ESTIMATION OF PROCESS CAPABILITY IN BAYESIAN PARADIGM Chetan Malagavi ^{1} ^{1}^{ }Department of Mathematics, GITAM Deemed to be University, Bengaluru561203. Karnataka, India and Research Scholar, Department of Statistics, Karnatak University, Dharwad580003. Karnataka, India ^{2} Department of Statistics. Karnatak University, Dharwad580003. Karnataka State, India
1. INTRODUCTION Quality is a prudent characteristic in manufacturing industries. 𝐶𝑝 plays pivotal role in deciding about capability of a process preset to meet the quality requirements. It is given by where 𝜎 is process
standard deviation (sd), UCL, LCL are upper, lower control limits and USL, LSL
are upper, lower specification limits of a control chart. 𝐶𝑝 is
a unitless measure and a process is considered as capable if given by Kane (1986) compared various PCIs
and Montgomery
(1996) carried out a detailed
discussion on PCIs along with their illustrations. Bayesian procedures for PCI
use prior information about the process parameters involved. Cheng
and Spiring (1989) using Bayesian
approach propose an estimator where Chan et al. (1988) proposed a measure to
process capability which accounts both target value and process variation
simultaneously. They examined sampling distribution of the proposed measure
with its practical applications to industrial data. Spiring
(1995) outlined assessment of
process capability as a tool of management. Shiau et
al. (1999) studied Bayesian
procedure for process capability by assuming noninformative and gamma priors
for scattered sources and record their interpretations along
with comments. Pearn
and Wu (2005) studied estimation of In this paper, we establish an estimator of 2. PROPOSED BAYESIAN ESTIMATOR OF 𝑪_{𝒑} In this section, we propose a Bayesian estimator Suppose, X_{1}, X_{2} … X_{n} is a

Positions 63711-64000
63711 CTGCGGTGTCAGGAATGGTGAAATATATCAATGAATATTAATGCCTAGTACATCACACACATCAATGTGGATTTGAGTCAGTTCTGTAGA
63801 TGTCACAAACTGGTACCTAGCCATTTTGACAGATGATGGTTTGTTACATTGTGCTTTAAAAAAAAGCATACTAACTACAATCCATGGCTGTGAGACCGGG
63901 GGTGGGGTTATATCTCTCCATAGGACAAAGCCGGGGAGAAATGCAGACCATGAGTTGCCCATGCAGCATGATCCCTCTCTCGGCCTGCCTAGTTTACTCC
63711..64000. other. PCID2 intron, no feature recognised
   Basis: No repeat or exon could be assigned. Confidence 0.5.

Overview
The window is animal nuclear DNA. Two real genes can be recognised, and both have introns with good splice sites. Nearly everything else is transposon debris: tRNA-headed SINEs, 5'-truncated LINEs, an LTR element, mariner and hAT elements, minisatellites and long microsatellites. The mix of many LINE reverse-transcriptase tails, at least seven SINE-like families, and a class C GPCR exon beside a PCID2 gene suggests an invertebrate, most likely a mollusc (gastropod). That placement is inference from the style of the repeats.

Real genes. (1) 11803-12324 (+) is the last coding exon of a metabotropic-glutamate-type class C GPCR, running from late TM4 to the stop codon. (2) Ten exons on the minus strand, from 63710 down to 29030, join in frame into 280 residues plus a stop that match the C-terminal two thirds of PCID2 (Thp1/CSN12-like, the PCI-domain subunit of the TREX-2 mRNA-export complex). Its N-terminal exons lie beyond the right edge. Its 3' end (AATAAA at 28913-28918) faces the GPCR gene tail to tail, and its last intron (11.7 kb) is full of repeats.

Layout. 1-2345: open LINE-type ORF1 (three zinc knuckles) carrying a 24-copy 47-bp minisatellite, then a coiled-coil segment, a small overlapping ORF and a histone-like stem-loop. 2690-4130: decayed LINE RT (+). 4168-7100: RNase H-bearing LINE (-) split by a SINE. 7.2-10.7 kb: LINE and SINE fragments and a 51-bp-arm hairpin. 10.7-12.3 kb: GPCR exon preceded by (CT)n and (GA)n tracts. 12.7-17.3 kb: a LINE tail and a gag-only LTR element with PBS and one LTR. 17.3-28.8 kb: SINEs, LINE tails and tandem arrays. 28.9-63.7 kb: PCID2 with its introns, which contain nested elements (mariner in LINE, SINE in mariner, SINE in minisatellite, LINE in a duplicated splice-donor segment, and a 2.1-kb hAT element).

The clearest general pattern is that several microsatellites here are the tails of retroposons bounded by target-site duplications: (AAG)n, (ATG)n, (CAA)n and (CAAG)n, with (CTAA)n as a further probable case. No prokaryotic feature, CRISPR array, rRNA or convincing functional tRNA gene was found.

random sample of size n from The likelihood function of the sample Also, We assume that Using Equation 1 and Equation 2, z can be written as Thus, realizing Using appropriate transformation, When And where in 3. PERFORMANCE OF 𝑪̂_{𝒑𝒄} In this section, we evaluate the performance of 𝜏 = minimum
Here, 𝑝𝑐 =
which is equivalent to finding Where By taking proceeding on the lines of Chan et al. (1988), we express (12) as By using, WilsonHilferty (1931) transformation, (13) can be written as Where On simplifying Equation 14 we get Therefore, Where In order to evaluate 𝜏, one need to specify 𝑤, n, 𝑝𝑐, k, 𝜂 and 𝛿. To compute minimum 𝐶̂𝑝𝑐 obtained in Equation 16, the denominator has to be greater than zero. That is,
By taking upper integer greater than 𝛾. In Table 2, we calculate 𝜏 for higher values of w given in Table 1 n= 5, 15, 25, 50, 75, 100, 𝑝𝑐 = 0.90, 0.95, 0.99, k=1, 1.33,1.66, 𝜂 = 0, 5, 10 and 𝛿 = 0, 5, 10. Using Table 2 we plot 𝜏 in Figure 1 Figure 2 and Figure 3 respectively for 𝜂 = 𝛿, 𝜂 < 𝛿 and 𝜂 > 𝛿. Figure 1
Figure 2
Figure 3
From Table 1 we observe that, 𝑤
increases as 𝑝𝑐, 𝑘 increase and decreases as 𝑛
increases. For fixed 𝜂, 𝑤 increases as 𝛿 increases, for
fixed 𝛿, it decreases as 𝜂 increases and for 4. ILLUSTRATION In this section, we consider example given in Kane (1986) and discussed in Cheng and Spiring (1989) Example 1
Example 2
In Example 1, it is seen that for
different values of 5. CONCLUSIONS In this section, we furnish our conclusions based on our observations. ·
Under Bayesian approach, the proposed estimator ·
For all the values of 𝜂 and 𝛿
under consideration, 𝜏 the minimum value of ·
For ·
For ·
6. APPENDIX Table 1